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Florida Department of Health-Brevard Administrator Maria Stahl discusses COVID-19 trends during a county briefing on Thursday at the Brevard County Government Center in Viera. (Photo: MALCOLM DENEMARK/FLORIDA TODAY)

Brevard County’s top health official says the local COVID-19 data is showing positive signs this month but now is not the time to let our guard down.

“We’ve definitely flattened our curve, and actually a little bit on the downward trend,” Florida Department of Health-Brevard Administrator Maria Stahl said during a briefing Thursday with county emergency management and public safety officials.

There have been 7,092 cases of COVID-19 in Brevard County since the pandemic began, with 633 hospitalizations and 205 deaths, according to the Department of Health. There were an additional 50 cases and five death reported Thursday.

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Stahl said the county added 790 cases during the last two weeks. By comparison, she said, the county had more cases than that in just one week in July. She also noted that the case count has not increased by more than 100 a day in the last two weeks, and the positivity rate of those tested was below 10% each of those 14 day.

But Stahl cautioned, “That does not mean we need to lower our vigilance.”

She said people need to continue to use face coverings, practice social distancing, avoid crowds, wash their hands regularly and stay home if they feel ill.

“Don’t go to work. Don’t go to the stores. Don’t send your children to school sick,” Stahl said.

She also encouraged people to get a flu shot, with flu season underway.

Most of the COVID-19 deaths in Brevard have been among the older residents. They break down this way:

  • 76 were ages 85 and up.
  • 69 were ages 75 to 84.
  • 33 were ages 65 to 74.
  • 21 were ages 55 to 64.
  • 5 were ages 45 to 54.
  • 1 was ages 35 to 44.

But the total number of cases skews much younger, with 20.3% of them ages 24 and younger, and 45.2% of them ages 25 to 54. The median age for a COVID-19 case in Brevard is 43.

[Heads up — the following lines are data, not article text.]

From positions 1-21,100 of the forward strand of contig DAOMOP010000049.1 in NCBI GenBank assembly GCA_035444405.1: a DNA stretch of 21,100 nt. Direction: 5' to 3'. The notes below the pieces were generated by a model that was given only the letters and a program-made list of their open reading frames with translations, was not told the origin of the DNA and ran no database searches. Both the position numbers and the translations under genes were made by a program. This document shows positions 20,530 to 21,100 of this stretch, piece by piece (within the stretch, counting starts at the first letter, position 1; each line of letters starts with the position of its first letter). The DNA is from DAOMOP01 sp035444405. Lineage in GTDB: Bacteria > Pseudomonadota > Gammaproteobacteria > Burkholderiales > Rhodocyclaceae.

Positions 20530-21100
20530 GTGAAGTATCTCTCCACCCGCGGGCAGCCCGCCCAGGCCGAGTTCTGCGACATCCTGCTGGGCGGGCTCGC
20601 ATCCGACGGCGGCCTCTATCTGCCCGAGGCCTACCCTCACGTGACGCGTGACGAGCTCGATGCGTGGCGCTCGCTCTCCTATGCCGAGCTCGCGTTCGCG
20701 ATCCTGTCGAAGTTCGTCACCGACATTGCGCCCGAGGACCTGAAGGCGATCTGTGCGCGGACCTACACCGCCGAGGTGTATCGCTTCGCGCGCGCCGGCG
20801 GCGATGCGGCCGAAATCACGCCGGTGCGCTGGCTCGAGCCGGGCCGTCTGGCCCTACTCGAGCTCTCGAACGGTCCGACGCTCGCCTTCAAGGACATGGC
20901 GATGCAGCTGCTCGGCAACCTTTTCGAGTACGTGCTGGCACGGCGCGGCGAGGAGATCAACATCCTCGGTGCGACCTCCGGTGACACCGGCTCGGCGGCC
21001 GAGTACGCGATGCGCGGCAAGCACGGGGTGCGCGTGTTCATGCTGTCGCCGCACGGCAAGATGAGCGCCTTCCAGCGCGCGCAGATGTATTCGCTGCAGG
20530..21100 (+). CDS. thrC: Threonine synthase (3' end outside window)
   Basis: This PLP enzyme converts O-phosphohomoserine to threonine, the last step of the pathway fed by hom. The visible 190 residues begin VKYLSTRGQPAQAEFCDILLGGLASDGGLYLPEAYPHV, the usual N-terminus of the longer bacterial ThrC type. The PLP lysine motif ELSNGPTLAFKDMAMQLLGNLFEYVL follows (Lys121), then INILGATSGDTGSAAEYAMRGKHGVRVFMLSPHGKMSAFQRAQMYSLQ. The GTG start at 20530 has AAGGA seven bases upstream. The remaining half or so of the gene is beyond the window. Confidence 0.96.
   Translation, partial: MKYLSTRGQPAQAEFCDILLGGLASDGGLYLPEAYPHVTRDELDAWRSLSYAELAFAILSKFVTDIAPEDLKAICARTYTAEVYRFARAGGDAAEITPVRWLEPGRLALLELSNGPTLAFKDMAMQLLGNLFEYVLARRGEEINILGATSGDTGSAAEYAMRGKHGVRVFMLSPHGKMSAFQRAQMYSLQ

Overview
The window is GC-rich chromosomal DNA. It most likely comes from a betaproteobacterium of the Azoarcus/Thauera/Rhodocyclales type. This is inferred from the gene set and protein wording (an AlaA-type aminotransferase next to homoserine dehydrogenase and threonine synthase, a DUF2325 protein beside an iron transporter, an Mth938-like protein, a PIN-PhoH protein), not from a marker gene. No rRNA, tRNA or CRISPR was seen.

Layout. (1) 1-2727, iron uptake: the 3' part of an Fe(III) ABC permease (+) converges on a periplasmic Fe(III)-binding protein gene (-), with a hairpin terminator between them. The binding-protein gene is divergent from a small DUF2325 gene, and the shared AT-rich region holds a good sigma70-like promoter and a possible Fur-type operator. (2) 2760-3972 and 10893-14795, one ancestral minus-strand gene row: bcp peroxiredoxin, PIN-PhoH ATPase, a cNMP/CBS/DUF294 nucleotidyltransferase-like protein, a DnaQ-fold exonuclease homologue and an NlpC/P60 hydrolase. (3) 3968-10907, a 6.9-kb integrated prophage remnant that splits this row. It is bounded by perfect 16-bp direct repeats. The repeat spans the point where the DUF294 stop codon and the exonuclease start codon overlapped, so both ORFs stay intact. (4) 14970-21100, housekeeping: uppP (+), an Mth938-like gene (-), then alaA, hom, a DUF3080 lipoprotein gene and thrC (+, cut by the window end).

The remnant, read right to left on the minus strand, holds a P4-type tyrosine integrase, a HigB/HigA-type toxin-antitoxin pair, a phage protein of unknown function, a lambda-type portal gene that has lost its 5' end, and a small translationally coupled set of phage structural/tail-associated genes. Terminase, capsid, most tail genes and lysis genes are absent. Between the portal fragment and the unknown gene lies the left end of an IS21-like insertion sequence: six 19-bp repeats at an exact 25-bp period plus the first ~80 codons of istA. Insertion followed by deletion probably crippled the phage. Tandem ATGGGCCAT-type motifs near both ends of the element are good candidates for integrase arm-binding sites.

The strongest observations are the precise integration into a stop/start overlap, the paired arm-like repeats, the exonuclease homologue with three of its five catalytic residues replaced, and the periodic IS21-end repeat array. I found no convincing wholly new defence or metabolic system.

Stahl said she is placing an emphasis on monitoring long-term-care facilities and schools.

There have been 996 cases of COVID-19 reported in Brevard County long-term-care facilities, including nursing homes and assisted-living facilities.

Stahl said about one-quarter of Brevard’s population is over 65, and the county has 168 long-term-care facilities.

“The state has taken a very proactive approach with long-term-care facilities,” Stahl said, with regional teams doing infection-control visits at such facilities, as well as required testing of facility staff and vendors every two weeks.

In other developments:

COVID-19 assistance: Brevard County Public Safety Director Matthew Wallace said the county continues to use some of its $105.03 million federal allocation from the federal Coronavirus Aid, Relief and Economic Security Act to provide assistance to individuals, small businesses and nonprofit organizations negatively affected by the pandemic.

Details on the programs are posted at www.brevardfl.gov/brevardcares.

Wallace said county officials are working with municipalities, public safety agencies and the school district to get the money to areas where it will do the most good.

Hurricane preparation: Brevard County interim Emergency Management Director John Scott urged residents to be sure they have their disaster supply kit that includes food, water, hygiene items, face coverings and hand sanitizer. Additionally, they should have a plan of action in place in advance of any hurricane or tropical storm heading to Brevard, including whether they will evacuate and where they will go.

Scott said evacuations are most appropriate for people who live on the coast or on a barrier island; who live in a mobile home or manufactured home; who live in a flood-prone area; or who have a medical condition where the loss of power or water could cause health risks.

“Obviously, everyone knows we are in the teeth of hurricane season,” Scott said, adding the Hurricane Laura “is a very stark reminder of what this time of year can be.”

“We certainly don’t want to let our guard down,” Scott said. “Hurricanes don’t care about pandemics. We’ve still got to prepare, and make sure we’re keeping people as safe as possible. Our goal is to build a culture of preparedness in Brevard County.”

Scott also said hurricane preparation “is a communal effort. Once you’re ready, make sure your neighbors are ready. Make sure your family is ready. Make sure your friends are ready.”

Labor Day weekend: Wallace said people going to the beaches for the Labor Day weekend should be aware of water conditions and the potential for rip currents, as well as the hazards of heat exhaustion.

He said lifeguard will be at many beaches in large numbers, in preparation for crowds.

Stahl said beachgoers should continue to abide by social distancing guidelines.

Dave Berman is government editor at FLORIDA TODAY.  

Contact Berman at 321-242-3649 or dberman@floridatoday.com. Twitter: @bydaveberman

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